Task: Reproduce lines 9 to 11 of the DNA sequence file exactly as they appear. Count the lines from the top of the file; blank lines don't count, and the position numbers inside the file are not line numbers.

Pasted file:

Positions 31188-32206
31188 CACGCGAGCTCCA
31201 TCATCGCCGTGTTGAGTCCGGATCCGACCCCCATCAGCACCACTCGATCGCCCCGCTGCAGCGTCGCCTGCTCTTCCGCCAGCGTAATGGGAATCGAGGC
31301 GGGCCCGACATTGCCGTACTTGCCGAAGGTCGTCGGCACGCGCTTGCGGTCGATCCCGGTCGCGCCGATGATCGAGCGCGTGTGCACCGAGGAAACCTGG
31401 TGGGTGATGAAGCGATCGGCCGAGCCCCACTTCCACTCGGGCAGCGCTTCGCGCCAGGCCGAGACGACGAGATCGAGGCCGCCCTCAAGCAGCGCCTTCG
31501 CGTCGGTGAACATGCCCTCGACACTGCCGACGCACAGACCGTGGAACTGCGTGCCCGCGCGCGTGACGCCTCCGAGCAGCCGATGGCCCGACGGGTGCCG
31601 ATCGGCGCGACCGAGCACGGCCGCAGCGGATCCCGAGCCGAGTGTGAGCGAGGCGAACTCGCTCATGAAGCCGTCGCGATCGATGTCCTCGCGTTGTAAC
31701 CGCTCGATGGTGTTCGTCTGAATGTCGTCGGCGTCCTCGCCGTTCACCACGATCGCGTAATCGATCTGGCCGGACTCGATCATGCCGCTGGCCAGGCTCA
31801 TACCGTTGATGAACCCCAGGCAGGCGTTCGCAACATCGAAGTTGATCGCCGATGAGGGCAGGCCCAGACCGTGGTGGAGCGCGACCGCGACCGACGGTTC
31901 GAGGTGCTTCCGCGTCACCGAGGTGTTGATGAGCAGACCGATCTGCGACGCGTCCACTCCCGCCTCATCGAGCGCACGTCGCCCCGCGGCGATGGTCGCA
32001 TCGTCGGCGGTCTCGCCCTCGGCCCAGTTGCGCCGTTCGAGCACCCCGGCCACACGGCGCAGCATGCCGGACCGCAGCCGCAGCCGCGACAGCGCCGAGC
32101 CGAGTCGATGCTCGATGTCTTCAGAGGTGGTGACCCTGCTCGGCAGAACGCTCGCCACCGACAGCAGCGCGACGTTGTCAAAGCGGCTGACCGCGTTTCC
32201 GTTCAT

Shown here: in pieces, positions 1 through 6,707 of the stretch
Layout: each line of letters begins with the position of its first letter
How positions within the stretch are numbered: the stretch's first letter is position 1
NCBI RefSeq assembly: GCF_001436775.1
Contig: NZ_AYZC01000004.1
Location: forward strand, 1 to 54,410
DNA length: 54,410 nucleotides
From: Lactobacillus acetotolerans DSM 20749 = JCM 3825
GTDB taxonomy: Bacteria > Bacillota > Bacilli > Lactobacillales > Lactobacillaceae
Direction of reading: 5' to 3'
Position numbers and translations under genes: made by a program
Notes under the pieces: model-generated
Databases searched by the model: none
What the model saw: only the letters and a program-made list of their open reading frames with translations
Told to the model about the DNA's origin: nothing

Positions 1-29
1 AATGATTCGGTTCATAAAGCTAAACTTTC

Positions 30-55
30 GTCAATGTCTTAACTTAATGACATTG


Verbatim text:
31801 TACCGTTGATGAACCCCAGGCAGGCGTTCGCAACATCGAAGTTGATCGCCGATGAGGGCAGGCCCAGACCGTGGTGGAGCGCGACCGCGACCGACGGTTC
31901 GAGGTGCTTCCGCGTCACCGAGGTGTTGATGAGCAGACCGATCTGCGACGCGTCCACTCCCGCCTCATCGAGCGCACGTCGCCCCGCGGCGATGGTCGCA
32001 TCGTCGGCGGTCTCGCCCTCGGCCCAGTTGCGCCGTTCGAGCACCCCGGCCACACGGCGCAGCATGCCGGACCGCAGCCGCAGCCGCGACAGCGCCGAGC